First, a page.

To the Editor:—
We commend Adnet et al. 1for daring to question a traditional, though not scientifically validated, aspect of anesthesia practice—the sniffing position for intubation. However, several aspects of their study warrant comment.
Although the authors acknowledge that the unblinded nature of the study was a limitation, this deserves more emphasis. Bias may have been quite easily introduced during assessment of the view at laryngoscopy (the main outcome variable) and/or during the force exerted on the laryngoscope blade at laryngoscopy. The potential for bias in this particular study is amplified by the fact that four of the investigators were coauthors of two previous articles refuting the ability of the sniffing position to produce alignment of the three axes considered important for optimal laryngoscopic view. 2,3
Another problem with this study is the lack of use of neuromuscular blocking agents. As the majority of adult intubations during surgery in this country are facilitated by neuromuscular blocking agents, their elimination creates a situation which may be difficult to extrapolate to usual clinical practice. Neuromuscular blocking agents may both improve and obscure the view at laryngoscopy. Eliminating patient movement and facilitating mouth opening contribute to the former, while a decrease in muscle tone may precipitate collapse of the pharyngeal walls, thereby hindering visualization. The net effects of these opposing forces is unpredictable and may vary from individual to individual and even time to time.
We very much agree with the authors’ attempts to standardize the type of laryngoscope blade used in their study. Nonetheless, not all MacIntosh No. 3 blades are created equal. For example, the eMAC Welch Allen® and the Propper® blades have much less curvature than many others. It would be important to know exactly which type of MacIntosh blade was used in this study, and to account for the differences during data analysis if more than one type was utilized.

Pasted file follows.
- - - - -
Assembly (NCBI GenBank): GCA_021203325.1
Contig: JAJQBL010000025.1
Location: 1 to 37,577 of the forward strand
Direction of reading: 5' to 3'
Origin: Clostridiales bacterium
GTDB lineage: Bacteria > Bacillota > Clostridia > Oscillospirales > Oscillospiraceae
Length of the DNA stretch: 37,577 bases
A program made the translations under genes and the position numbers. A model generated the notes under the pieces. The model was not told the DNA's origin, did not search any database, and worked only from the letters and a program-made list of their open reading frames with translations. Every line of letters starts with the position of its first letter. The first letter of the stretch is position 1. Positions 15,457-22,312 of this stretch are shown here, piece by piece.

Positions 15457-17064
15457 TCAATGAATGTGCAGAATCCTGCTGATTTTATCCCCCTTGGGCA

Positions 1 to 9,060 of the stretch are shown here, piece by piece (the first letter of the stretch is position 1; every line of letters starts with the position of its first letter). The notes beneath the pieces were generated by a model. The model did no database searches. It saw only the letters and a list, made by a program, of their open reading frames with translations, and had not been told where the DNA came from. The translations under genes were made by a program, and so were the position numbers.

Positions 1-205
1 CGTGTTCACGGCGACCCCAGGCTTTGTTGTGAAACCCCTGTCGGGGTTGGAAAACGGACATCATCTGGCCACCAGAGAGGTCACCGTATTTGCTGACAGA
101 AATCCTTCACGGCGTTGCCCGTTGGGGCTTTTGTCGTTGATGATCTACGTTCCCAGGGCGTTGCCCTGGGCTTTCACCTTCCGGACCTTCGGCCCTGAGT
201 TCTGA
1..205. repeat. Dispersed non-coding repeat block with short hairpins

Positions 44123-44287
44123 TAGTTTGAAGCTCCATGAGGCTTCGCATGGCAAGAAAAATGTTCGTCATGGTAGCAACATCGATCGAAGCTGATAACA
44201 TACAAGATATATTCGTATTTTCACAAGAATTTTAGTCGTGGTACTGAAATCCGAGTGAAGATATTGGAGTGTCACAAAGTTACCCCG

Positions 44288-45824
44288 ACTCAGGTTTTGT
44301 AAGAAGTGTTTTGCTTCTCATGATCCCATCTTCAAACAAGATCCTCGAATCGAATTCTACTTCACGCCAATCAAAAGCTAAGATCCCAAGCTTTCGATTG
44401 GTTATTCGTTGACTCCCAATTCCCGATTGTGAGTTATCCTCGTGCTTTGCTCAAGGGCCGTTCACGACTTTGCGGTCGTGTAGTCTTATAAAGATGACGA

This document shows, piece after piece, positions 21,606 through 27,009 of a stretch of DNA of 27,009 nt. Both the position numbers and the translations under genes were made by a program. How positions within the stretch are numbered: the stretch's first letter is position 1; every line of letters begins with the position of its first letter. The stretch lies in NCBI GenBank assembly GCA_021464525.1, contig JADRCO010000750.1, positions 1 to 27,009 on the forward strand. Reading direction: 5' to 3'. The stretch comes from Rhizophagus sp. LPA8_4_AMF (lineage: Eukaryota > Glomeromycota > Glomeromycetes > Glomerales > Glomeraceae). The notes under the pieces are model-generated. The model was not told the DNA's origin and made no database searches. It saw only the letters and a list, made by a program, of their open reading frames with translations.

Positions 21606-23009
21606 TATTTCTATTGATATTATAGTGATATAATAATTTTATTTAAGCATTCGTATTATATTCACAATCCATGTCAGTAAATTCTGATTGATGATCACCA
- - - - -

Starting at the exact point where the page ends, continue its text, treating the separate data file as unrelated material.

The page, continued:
Finally, the conclusion that the sniffing position does not aid laryngoscopy except during two specific circumstances, obesity and decreased neck movement, is misleading. The authors present four other potential predictors of difficult intubation which were not associated with an improvement of laryngoscopic view with the sniffing position. However, for three of these (limited mouth opening, short thyromental distance, and “other anatomic factors”), the number of patients with each predictive factor was between zero and four—numbers much too small for statistical analysis. Even for the remaining factor, Mallampati classes III and IV, the trend was toward improvement in laryngoscopic grade with the sniffing position, but the sample size was too small to achieve statistical significance. Thus, the authors have merely demonstrated that the sniffing position was useful for the two most frequent predictors for difficult intubation studied. It is possible that the sniffing position is beneficial for all potentially difficult intubations but unnecessary for easier intubations. This is consistent with our clinical impression that when an airway is “easy,” it does not really matter what one does, but when an airway is more difficult, one must resort to a variety of intubation “tricks,” such as the sniffing position.